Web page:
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Backpacking California at Lake Tahoe is the best year round vacation destination with spectacular scenery! Lake Tahoe has over three hundred days of sunshine per year, 396 inches of snowfall, and of course, beautiful Lake Tahoe itself, including casinos, hotels, and eighteen world class snowboarding and ski resorts!
On an earlier backpacking trip, I was at the car rental place in Las Vegas, NV., when one of the employees started a conversation with me and I told him I was here to do some hiking and he mentioned Lake Tahoe and was just raving about it! So in Setember, 2002 I went there to see if it lived up to the promotion I had received.
I stayed in the town of South Lake Tahoe, which was very affordable, and the first thing I noticed about the Lake and this area is how romantic it is. Women will just love this place!
The first place I visited was Emerald Bay State Park. Emerald Bay was designated a National Natural Landmark for its brilliant panorama of glacier carved granite and mountain building, in 1969. One of the highlights of any visit to Lake Tahoe is the history, geology and natural beauty of this unique place.
The only island to be found in all of Lake Tahoe, the Tea House on Fannette Island, and Vikingsholm, one of the finest examples of Scandinavian architecture in the western hemisphere, is featured in the park. If you look closely at the next photo, you will see the Tea House, the rich woman who lived here would go out to the island and have tea.
Tea House on Fannette Island
In 1994, Emerald Bay was designated an underwater state park. During the heyday of Emerald Bay Resort and used in the construction of Vikingsholm, it is the resting place for many boats, launches and barges used in the lake before the turn of the century.
Vikingsholm has spectacular views of the lake.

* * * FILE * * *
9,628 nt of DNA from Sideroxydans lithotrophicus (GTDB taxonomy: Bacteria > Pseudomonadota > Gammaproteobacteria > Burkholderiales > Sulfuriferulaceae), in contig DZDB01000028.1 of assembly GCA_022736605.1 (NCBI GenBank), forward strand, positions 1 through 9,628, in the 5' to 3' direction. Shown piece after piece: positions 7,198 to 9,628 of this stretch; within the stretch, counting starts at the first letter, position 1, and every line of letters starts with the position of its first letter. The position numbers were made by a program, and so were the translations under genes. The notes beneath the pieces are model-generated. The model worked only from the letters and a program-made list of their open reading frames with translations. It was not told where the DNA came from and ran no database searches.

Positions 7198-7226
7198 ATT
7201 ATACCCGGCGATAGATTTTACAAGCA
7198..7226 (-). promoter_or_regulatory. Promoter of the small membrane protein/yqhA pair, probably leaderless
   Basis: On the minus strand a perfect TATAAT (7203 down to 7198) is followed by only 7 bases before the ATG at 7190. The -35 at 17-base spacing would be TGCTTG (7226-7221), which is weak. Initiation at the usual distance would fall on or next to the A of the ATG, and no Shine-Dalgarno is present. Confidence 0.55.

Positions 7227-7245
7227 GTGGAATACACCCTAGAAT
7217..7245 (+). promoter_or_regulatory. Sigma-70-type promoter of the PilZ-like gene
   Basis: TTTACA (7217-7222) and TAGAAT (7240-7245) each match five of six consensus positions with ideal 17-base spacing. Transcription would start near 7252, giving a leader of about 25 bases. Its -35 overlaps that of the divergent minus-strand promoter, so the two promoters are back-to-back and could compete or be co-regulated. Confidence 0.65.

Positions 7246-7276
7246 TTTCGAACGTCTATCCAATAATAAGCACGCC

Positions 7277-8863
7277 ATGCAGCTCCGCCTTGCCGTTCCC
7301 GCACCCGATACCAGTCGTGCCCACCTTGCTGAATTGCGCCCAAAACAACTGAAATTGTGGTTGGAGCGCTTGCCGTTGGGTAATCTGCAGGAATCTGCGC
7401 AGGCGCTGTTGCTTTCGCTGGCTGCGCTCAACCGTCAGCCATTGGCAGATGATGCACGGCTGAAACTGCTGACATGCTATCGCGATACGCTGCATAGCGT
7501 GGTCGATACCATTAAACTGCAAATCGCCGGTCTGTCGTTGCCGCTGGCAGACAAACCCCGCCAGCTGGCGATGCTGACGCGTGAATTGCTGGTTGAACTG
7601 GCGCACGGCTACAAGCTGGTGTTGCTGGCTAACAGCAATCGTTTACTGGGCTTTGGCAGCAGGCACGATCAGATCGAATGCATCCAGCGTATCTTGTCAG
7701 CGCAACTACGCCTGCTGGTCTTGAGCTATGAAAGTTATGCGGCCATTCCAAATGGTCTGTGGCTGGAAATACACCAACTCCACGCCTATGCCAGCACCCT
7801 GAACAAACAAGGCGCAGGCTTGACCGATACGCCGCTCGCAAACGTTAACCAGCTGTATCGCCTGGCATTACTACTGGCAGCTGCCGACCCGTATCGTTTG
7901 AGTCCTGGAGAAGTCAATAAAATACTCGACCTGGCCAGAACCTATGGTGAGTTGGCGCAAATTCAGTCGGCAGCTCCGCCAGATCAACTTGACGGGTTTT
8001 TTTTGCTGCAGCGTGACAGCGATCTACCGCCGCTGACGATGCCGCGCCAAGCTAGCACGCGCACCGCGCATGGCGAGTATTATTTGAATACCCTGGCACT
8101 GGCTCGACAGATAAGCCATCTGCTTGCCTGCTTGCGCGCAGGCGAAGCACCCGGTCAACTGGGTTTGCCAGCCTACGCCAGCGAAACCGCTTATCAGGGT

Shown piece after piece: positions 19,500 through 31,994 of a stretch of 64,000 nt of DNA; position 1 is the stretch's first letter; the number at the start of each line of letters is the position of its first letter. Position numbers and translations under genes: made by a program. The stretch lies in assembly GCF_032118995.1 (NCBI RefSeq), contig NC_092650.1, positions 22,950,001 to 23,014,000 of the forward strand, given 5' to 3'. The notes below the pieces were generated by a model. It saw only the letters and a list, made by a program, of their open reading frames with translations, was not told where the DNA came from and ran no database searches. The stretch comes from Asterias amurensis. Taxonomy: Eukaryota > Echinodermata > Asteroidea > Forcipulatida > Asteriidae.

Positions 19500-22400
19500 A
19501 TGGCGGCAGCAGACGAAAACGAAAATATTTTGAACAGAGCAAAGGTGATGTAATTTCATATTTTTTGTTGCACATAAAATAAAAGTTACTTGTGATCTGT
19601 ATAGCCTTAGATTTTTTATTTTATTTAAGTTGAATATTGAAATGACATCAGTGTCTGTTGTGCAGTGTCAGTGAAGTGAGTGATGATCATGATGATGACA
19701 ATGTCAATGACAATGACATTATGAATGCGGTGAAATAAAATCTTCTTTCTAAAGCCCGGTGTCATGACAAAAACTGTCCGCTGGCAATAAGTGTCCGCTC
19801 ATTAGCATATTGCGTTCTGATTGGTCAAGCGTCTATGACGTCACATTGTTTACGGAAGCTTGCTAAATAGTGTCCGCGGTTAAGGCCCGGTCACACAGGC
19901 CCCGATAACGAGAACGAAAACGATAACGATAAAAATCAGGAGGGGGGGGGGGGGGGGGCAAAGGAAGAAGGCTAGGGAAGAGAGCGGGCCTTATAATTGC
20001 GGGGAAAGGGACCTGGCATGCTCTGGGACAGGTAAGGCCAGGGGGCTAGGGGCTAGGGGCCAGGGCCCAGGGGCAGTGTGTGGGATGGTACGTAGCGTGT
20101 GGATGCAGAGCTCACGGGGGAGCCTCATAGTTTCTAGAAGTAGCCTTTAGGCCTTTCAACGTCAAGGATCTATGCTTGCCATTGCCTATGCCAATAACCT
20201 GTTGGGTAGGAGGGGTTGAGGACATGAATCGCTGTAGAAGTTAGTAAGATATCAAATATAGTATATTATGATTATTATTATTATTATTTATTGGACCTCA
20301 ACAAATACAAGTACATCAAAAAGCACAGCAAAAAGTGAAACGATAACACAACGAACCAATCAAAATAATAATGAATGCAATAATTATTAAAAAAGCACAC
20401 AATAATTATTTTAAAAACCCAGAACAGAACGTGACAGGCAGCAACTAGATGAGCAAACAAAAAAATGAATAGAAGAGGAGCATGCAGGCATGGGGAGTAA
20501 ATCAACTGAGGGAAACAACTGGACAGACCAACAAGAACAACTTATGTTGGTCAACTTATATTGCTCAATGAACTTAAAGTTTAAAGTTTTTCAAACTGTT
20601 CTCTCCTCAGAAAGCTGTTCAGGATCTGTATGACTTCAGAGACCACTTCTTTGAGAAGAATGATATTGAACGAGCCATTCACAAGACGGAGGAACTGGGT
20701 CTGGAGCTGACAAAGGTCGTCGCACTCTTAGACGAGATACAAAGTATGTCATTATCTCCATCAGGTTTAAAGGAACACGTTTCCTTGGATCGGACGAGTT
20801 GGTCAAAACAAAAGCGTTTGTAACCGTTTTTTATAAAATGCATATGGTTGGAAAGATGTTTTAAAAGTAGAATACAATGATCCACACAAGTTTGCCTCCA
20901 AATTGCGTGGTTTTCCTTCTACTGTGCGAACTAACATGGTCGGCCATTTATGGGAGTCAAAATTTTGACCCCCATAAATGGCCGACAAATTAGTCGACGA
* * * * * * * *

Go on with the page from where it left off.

If you go to the back of Vikingsholm, you can see the sod roof they used over the garage.
To see Vikingsholm, you have to hike down one mile. It is quite a hike. The good news was that it only cost me $1 to get into the house. Mrs. Lora J. Knight of Santa Barbara bought this remote site at the head of Emerald Bay In 1928. She instructed her nephew by marriage, Lennart Palme, a Swedish born architect, to design a home for her. They decided to use elements found in wooden stave churches and Norwegian farmsteads without disturbing a single one of the Emerald Bay site's incredible trees. Vikingsholm was finished in September, 1929. Until her death in 1945, Mrs. Knight spent her summers at the home.
Emerald Bay From Above
Winter temperatures range from a high of forty to a low of twenty degrees, and Summer temperatures average from around seventy five degrees during the day to the low forties at night. Emerald Bay freezes over during extremely cold winters. Eagle Point Boat Camp and Campground are closed in winter. They are usually open from end of May or early June thru Labor Day.
Emerald Bay is Crystal Clear!
Joe by Emerald Bay
The next day I was ready to do some more hiking. In the morning it was freezing but by afternoon I had to put some shorts on.
Pine Trees by Lake Tahoe
I hiked along the lake shoreline and what incredible views there are here! I am high above the water and soon stop to eat lunch on these large rocks overlooking the lake and a boat. It soon got a little chilly so I started to hike again.
View from atop Large Rocks